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Sunshine Super

February 19, 2013

yellow.acacia

Spring’s official opening day is about a month away but it’s sending out sunny midday feelers already. Morning and night are still best approached with a coat or sweater but lunchtime can get pretty warm and very bright. This intense sunshine is perfect for showing off the Rancho’s current crop of gold; our knife-edge acacia a perfect case-in-point …

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yellow.acacia.close

As you can see each blossom is actually a tiny, spherically perfect, puff of purest yellow.

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yellow.nuslope

While out on the slope, cassias huff and puff and create gusts of buttery gold …

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yellow.racing

And heading ’round front, a fave variegated agave seems to be edged in racing stripes lit from within.

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I’m really not trying to hurry Winter out the door ā€” that can only lead to Summer’s obnoxious heat … still, I’m enjoying this bit of Springtime color immensely.

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12 Comments leave one →
  1. Vickie Perez permalink
    February 19, 2013 5:36 am

    Lovely pics of lovely plants. I love watching spring starting to tickle a little color out of our plants at this time of year. Before the heat makes us not want to come out to see what’s out there.

    • reubix1 permalink*
      February 19, 2013 6:04 am

      Hey, Vickie, you’re entirely right! That’s why I need to ease into Spring so, so slowly …

  2. February 19, 2013 1:55 pm

    I love yellow blooms. Something about them makes me feel happy. I don’t recall seeing the blooms on this tree before. How long do they normally last?

    • reubix1 permalink*
      February 19, 2013 2:58 pm

      Hiya, WF, the short answer is: The acacia blooms never last long enough! They’re just so beautiful I’d love to have them around forever, but sadly that won’t be the case. The tree’s been in bloom now about a week and a half … it’s maybe got another week to go before they go.

  3. February 20, 2013 2:11 am

    Love that acacia, do you know it’s botanical name, I wouldn’t mind getting one

    • reubix1 permalink*
      February 20, 2013 2:18 am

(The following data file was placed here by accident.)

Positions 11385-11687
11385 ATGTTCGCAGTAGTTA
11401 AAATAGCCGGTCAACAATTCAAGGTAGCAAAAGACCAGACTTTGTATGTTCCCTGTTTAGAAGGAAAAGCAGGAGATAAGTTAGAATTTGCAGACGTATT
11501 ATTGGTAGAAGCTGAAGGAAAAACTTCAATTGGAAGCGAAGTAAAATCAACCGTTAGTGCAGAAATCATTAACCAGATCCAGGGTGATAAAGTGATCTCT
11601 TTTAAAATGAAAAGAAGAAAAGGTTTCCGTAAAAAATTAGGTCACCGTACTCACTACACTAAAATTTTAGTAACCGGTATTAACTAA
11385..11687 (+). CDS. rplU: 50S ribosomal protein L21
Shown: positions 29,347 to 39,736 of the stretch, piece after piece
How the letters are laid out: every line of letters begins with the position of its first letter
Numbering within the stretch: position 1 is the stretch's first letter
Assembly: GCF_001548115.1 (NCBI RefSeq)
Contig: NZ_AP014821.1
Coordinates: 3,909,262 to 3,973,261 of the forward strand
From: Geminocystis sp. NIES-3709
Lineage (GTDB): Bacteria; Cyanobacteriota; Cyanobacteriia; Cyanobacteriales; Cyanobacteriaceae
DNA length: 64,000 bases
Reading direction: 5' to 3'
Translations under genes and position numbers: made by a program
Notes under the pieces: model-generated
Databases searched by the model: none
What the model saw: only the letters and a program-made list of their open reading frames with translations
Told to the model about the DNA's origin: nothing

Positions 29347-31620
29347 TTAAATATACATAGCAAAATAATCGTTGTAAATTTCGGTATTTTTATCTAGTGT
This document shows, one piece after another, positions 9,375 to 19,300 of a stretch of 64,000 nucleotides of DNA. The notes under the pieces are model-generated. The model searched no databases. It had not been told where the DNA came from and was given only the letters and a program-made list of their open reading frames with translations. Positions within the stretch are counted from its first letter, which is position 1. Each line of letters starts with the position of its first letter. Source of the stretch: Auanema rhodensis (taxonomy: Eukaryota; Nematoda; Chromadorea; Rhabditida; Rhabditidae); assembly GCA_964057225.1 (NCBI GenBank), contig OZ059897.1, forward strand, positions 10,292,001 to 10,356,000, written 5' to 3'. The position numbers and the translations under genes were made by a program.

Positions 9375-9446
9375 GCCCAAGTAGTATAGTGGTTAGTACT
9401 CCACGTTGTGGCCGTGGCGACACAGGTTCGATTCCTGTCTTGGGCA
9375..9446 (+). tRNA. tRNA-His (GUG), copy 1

I do know the name, it’s here along with some fun facts from wikipedia; enjoy!

      Acacia cultriformis, known as the Knife-leaf Wattle, Dogtooth Wattle, Half-moon Wattle or Golden-glow Wattle, is a perennial tree or shrub of the genus Acacia native to Australia. It is widely cultivated, and has been found to have naturalised in Asia, Africa, North America, New Zealand and South America. Acacia cultriformis grows to a height of about 2ā€“3 m.

      A. cultriformis is used as cut flowers. The flowers are edible [!!] and they are an ingredient used in some fritters. Yellow dye is extracted from the flowers and green dye is extracted from the seed pods. Since the plant has many thorns, it is used as a protective hedge.

  4. February 23, 2013 7:40 pm

    I have loved the crap out of that Acacia since the very first time you posted a photo of it on your blog. I’ve only seen it IRL at nurseries a few times and my husband talks me out of buying it every time (Where are you going to plant that? The dog’s in the car! We’re driving the motorcycle!) I think he might be a tiny bit jelly.

    • reubix1 permalink*
      February 23, 2013 9:22 pm

      Jealous of a tree-like shrub resplendent with tiny, innumerable golden puffballs? That’s a wise man you have there, MM!

  5. Jenn permalink
    February 24, 2013 4:00 am

    Phoenix had a hard frost this morning. Not spring here quite yet!

    • reubix1 permalink*
      February 24, 2013 4:19 am

      I understand totally, Jenn: The day after posting this it rained and was freezing cold!

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